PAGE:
One thing that has always stuck in my craw is that I was the same exact height as my dad. Not that I know what a craw is supposed to be, or even where it is or how something goes about getting stuck there, but it did. A kid is supposed to be taller than his father. But, in so many ways, my dad (seen here at my wedding pictured with my Uncle Pat) will always be larger than life to me. For any kid who lionized his dad, the ultimate dream is to do better than him. While my current funemployment has set me back in that goal, I have managed to better him in one area.

The sub.

Not "A" sub; "The" sub.

I did a post a few years ago about how making this sub made me think fondly of my dad in the years since he died. In many ways it was a tiny way of remembering him, but I realized that he wouldn't have wanted us to be complacent in his absence, so I decided to innovate. And thus was born "The Sub 2.0"

I kept all the same ingredients: Genoa Salami, provolone, peppers, tomatoes, olive oil and vinegar, but I changed the preparation.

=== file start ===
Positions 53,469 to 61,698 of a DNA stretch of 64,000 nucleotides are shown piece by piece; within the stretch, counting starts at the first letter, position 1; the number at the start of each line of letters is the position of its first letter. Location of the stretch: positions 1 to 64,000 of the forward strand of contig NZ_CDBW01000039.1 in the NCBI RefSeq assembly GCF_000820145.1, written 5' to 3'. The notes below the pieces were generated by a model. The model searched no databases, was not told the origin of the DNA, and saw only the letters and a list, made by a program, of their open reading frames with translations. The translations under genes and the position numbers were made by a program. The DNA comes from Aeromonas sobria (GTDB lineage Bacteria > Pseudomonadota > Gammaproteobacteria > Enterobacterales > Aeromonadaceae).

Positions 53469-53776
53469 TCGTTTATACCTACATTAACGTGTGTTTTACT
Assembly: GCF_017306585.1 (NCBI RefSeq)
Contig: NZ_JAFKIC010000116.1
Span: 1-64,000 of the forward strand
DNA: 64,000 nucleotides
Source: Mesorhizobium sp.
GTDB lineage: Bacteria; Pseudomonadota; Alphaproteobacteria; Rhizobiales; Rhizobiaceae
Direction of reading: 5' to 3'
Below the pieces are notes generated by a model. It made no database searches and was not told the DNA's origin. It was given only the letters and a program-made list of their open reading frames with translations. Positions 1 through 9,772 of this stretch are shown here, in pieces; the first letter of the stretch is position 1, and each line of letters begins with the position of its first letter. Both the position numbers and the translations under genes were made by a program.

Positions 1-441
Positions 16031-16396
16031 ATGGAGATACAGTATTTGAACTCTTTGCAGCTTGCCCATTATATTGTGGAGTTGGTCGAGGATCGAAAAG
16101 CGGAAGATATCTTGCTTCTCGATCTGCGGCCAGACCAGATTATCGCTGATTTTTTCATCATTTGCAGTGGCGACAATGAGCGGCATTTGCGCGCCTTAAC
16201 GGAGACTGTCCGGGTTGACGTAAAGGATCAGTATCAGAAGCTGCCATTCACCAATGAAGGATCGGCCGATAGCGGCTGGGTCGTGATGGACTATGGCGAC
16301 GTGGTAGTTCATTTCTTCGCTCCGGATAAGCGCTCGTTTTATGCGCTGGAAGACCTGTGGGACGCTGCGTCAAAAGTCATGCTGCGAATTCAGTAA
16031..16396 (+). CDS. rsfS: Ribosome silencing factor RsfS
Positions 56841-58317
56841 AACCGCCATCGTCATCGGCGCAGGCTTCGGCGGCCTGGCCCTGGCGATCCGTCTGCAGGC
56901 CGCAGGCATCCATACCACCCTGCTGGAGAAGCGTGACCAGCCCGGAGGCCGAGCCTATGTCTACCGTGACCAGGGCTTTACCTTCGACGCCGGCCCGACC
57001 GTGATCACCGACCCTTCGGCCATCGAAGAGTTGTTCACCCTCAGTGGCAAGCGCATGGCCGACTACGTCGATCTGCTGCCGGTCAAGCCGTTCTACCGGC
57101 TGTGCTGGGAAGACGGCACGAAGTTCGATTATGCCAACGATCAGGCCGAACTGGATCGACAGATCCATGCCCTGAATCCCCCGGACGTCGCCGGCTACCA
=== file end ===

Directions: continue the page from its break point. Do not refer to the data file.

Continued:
Whereas his sub was a loaf of bread cut to a pivot, I cut the bread into a top and bottom. I still hollowed out the top to allow for a pepper reservoir and dressed the bread with O & V. Then I layered the salami and cheese on the bottom piece only rather than placing it on either side.

The next innovation was to cut the tomato into slices rather than chunks. In his sub the chunks would be mixed in with the peppers, but had a habit of popping out the end of the sub and going rogue. I solved this by slicing them and using one smaller roll that has no open ends.

The last step is to take the top with its peppers and marry it with the bottom and its meat and cheese. The result: perfection.